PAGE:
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amount balances arising bank notes Bank of England banks and bankers bi-metallism bills bills of exchange bonds bullion cent Clearing Houses coinage of silver commerce committee Congress consequently Constitution Continental currency created credit money debts declared demand deposits discharged distribution effect equal established excess foreign gold and silver gold dollar Government notes greater holders increased institution interest issuers issues of banks Jackson kind of money legal tender notes maintain matter means measure ment merchandise metallic money Mississippi Company National Bank National Government never nominal value notes and credits operations paid paper money party payable present production purchase purpose ratio received redemption reserves retirement revenues Secretary secured seigniorage Senate serve as money share capital silver coin silver dollar specie payments standard of value subsidiary coins suspension of specie symbolic money tion trade trade dollar transactions Treasury United United States notes wholly
Page 124 - States provides that the Congress shall have power — To coin money, regulate the value thereof, and of foreign coin, and fix the standard of weights and measures: To provide for the punishment of counterfeiting the securities and current coin of the United States.
Page 56 - It is as much the duty of the House of Representatives, of the Senate, and of the President to decide upon the constitutionality of any bill or resolution which may be presented to them for passage or approval as it is of the supreme judges when it may be brought before them for judicial decision.
Page 150 - And it is hereby declared to be the policy of the United States to continue the use of both gold and silver as standard money, and to coin both gold and silver into money of equal intrinsic and exchangeable value, such equality to be secured through international agreement, or by such safeguards of legislation as will insure the maintenance of the parity in value of the coins of the two metals, and the equal power of every dollar at all times in the markets and in the payment of debts.
Page 56 - I can not assent. Mere precedent is a dangerous source of authority, and should not be regarded as deciding questions of constitutional power except where the acquiescence of the people and the States can be considered as well settled.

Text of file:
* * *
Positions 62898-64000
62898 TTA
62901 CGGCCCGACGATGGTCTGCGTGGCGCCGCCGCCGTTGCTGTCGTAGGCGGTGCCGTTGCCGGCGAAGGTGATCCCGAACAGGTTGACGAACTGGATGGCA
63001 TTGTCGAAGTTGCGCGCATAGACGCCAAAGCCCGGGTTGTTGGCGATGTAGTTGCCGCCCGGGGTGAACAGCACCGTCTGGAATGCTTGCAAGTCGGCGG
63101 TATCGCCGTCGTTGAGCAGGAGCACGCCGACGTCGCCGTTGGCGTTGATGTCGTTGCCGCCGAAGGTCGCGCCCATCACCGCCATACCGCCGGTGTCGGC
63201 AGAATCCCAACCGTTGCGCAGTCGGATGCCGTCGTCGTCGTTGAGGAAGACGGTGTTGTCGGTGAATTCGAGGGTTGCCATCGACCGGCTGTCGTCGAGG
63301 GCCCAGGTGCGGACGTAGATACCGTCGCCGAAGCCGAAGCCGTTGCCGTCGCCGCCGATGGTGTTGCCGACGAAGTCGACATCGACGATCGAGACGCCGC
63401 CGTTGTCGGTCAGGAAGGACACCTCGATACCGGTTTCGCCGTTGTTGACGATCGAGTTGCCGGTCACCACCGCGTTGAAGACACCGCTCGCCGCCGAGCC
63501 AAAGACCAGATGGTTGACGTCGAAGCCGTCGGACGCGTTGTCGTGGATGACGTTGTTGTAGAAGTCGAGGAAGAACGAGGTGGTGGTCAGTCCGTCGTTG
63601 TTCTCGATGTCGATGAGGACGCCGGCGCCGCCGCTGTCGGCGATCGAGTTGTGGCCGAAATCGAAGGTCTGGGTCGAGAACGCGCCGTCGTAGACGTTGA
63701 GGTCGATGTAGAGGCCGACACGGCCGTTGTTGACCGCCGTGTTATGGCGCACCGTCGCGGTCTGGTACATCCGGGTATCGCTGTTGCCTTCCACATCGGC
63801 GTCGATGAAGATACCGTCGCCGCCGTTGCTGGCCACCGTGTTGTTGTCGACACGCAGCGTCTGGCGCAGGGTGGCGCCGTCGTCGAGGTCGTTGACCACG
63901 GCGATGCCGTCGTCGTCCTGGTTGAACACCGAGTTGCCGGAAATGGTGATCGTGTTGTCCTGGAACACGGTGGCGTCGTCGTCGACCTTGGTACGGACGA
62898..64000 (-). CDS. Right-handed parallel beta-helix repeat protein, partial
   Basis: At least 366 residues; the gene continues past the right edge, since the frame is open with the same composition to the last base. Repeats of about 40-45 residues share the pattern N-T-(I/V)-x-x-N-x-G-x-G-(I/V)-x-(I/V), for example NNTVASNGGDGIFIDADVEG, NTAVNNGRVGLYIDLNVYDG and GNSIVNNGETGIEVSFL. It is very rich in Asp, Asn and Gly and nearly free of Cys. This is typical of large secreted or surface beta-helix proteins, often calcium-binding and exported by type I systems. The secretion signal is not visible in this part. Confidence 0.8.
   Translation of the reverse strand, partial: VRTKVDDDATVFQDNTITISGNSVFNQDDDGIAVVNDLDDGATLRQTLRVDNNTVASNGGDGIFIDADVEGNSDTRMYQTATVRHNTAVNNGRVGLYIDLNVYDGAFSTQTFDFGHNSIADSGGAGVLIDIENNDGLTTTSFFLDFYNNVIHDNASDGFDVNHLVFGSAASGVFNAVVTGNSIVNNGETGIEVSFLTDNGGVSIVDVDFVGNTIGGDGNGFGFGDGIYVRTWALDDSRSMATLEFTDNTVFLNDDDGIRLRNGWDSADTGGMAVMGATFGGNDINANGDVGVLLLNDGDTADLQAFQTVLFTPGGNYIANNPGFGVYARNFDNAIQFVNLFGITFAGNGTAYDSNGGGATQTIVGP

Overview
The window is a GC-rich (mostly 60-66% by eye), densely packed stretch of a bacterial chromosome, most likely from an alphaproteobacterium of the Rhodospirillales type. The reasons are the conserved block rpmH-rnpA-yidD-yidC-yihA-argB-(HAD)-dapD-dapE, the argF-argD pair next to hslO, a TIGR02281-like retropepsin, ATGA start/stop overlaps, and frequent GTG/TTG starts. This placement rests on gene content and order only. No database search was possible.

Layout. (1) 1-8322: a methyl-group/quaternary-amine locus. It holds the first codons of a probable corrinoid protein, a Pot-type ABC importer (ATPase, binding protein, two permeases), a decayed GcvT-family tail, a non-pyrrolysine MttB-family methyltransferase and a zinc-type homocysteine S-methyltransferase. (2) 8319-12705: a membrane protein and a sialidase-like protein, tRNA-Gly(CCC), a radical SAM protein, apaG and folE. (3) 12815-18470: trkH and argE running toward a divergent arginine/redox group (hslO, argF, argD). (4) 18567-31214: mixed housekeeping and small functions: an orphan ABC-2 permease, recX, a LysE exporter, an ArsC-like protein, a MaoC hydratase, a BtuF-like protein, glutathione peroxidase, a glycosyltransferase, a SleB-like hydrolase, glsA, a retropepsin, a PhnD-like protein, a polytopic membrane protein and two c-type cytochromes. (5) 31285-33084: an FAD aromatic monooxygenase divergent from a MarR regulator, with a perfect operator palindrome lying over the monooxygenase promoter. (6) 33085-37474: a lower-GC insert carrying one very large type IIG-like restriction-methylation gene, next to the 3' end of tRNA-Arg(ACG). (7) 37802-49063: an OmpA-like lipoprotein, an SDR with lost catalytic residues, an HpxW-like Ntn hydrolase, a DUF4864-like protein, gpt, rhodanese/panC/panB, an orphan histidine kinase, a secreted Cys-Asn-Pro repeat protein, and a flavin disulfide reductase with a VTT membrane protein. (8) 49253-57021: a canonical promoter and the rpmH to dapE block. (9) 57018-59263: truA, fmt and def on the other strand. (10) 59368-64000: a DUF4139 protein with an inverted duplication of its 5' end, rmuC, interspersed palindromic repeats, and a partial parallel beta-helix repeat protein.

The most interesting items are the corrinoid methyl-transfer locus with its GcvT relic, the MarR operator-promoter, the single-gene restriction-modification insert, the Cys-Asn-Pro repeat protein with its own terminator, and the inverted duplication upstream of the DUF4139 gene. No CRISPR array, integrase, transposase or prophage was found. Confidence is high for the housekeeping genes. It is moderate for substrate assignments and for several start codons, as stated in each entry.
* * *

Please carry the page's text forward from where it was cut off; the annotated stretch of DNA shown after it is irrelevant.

Page 78 - No political dreamer was ever wild enough to think of breaking down the lines which separate the states, and of compounding the American people into one common mass.
Page 29 - Waiving the question of the constitutional authority of the Legislature to establish an incorporated bank as being precluded in my judgment by repeated recognitions under varied circumstances of the validity of such an institution in acts of the legislative, executive, and judicial branches of the Government, accompanied by indications, in different modes, of a concurrence of the general will of the nation...
Page 56 - If the opinion of the supreme court covered the whole ground of this act, it ought not to control the co-ordinate authorities of this government. The congress, the executive, and the court, must each for itself be guided by its own opinion of the constitution.
Page 193 - The substitution of paper in the room of gold and silver money, replaces a very expensive instrument of commerce with one much less costly, and sometimes equally convenient. Circulation comes to be carried on by a new wheel, which it costs less both to erect and to maintain than the old one.
Page 79 - That the democratic party will faithfully abide by and uphold the principles laid down in the Kentucky and Virginia resolutions of 1798, and in the report of Mr. Madison to the Virginia Legislature in 1799 ; that it adopts those principles as constituting one of the main foundations of its political creed, and is resolved to carry them out in their obvious meaning and import.
Page 76 - That the federal government is one of limited powers, derived solely from the Constitution, and the grants of power shown therein ought to be strictly construed by all the departments and agents of the government ; and that it is inexpedient and dangerous to exercise doubtful constitutional powers.